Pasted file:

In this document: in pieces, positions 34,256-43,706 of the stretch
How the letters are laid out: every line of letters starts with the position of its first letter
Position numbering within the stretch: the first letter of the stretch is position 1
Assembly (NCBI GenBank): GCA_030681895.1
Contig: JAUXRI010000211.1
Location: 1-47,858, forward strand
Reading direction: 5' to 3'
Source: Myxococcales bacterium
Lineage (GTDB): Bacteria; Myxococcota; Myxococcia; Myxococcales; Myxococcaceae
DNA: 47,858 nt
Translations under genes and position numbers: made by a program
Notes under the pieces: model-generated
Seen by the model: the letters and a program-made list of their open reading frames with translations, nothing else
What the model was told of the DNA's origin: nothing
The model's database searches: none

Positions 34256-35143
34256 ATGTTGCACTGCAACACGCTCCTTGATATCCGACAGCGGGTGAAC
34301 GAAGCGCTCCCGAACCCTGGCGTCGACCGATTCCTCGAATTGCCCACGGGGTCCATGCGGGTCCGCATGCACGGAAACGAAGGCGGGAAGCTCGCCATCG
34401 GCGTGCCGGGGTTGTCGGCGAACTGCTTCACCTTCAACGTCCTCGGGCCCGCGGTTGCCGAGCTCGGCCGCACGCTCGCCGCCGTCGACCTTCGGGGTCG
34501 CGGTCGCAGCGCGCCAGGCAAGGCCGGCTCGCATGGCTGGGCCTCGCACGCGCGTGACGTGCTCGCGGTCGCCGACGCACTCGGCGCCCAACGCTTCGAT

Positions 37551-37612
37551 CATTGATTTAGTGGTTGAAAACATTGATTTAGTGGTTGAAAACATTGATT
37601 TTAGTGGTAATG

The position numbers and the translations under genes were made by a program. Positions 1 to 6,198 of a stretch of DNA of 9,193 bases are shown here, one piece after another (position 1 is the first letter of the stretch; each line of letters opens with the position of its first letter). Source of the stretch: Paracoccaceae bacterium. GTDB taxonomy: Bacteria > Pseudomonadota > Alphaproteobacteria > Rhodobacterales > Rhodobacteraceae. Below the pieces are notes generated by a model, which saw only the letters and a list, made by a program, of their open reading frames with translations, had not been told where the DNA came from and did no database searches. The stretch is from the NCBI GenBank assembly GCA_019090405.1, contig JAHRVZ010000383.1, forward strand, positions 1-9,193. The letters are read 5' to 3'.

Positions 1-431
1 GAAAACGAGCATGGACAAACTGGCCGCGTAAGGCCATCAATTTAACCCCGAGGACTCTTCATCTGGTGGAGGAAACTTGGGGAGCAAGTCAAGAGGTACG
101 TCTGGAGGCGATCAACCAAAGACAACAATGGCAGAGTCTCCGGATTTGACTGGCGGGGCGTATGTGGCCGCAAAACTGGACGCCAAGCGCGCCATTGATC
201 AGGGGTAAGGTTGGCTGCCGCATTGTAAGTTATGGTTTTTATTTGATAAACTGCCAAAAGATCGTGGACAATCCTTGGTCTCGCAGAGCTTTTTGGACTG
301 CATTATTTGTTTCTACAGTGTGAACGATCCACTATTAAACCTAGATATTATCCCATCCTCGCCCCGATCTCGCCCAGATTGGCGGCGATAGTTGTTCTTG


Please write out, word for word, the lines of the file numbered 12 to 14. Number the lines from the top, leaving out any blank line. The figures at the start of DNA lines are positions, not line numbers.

Notes under the pieces: model-generated
Seen by the model: the letters and a program-made list of their open reading frames with translations, nothing else
What the model was told of the DNA's origin: nothing